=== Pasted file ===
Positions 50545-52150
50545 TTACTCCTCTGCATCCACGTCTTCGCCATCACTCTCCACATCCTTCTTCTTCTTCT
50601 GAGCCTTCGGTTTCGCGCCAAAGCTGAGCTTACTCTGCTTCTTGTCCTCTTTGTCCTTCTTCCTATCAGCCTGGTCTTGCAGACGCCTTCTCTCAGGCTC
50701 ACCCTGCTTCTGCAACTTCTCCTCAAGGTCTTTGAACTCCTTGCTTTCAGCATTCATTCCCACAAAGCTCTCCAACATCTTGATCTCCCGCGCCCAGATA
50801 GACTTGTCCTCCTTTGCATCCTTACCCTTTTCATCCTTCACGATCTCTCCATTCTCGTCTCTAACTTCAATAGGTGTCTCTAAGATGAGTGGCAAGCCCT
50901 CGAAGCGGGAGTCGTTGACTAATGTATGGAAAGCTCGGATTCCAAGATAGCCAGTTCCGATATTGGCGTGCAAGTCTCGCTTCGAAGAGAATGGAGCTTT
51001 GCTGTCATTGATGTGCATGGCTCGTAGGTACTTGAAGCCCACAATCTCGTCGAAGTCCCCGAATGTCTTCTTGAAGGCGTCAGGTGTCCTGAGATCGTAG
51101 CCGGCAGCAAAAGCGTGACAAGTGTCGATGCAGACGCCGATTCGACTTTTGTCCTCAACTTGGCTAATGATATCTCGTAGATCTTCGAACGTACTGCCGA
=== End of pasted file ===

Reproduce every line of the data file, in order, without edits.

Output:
Positions 50545-52150
50545 TTACTCCTCTGCATCCACGTCTTCGCCATCACTCTCCACATCCTTCTTCTTCTTCT
50601 GAGCCTTCGGTTTCGCGCCAAAGCTGAGCTTACTCTGCTTCTTGTCCTCTTTGTCCTTCTTCCTATCAGCCTGGTCTTGCAGACGCCTTCTCTCAGGCTC
50701 ACCCTGCTTCTGCAACTTCTCCTCAAGGTCTTTGAACTCCTTGCTTTCAGCATTCATTCCCACAAAGCTCTCCAACATCTTGATCTCCCGCGCCCAGATA
50801 GACTTGTCCTCCTTTGCATCCTTACCCTTTTCATCCTTCACGATCTCTCCATTCTCGTCTCTAACTTCAATAGGTGTCTCTAAGATGAGTGGCAAGCCCT
50901 CGAAGCGGGAGTCGTTGACTAATGTATGGAAAGCTCGGATTCCAAGATAGCCAGTTCCGATATTGGCGTGCAAGTCTCGCTTCGAAGAGAATGGAGCTTT
51001 GCTGTCATTGATGTGCATGGCTCGTAGGTACTTGAAGCCCACAATCTCGTCGAAGTCCCCGAATGTCTTCTTGAAGGCGTCAGGTGTCCTGAGATCGTAG
51101 CCGGCAGCAAAAGCGTGACAAGTGTCGATGCAGACGCCGATTCGACTTTTGTCCTCAACTTGGCTAATGATATCTCGTAGATCTTCGAACGTACTGCCGA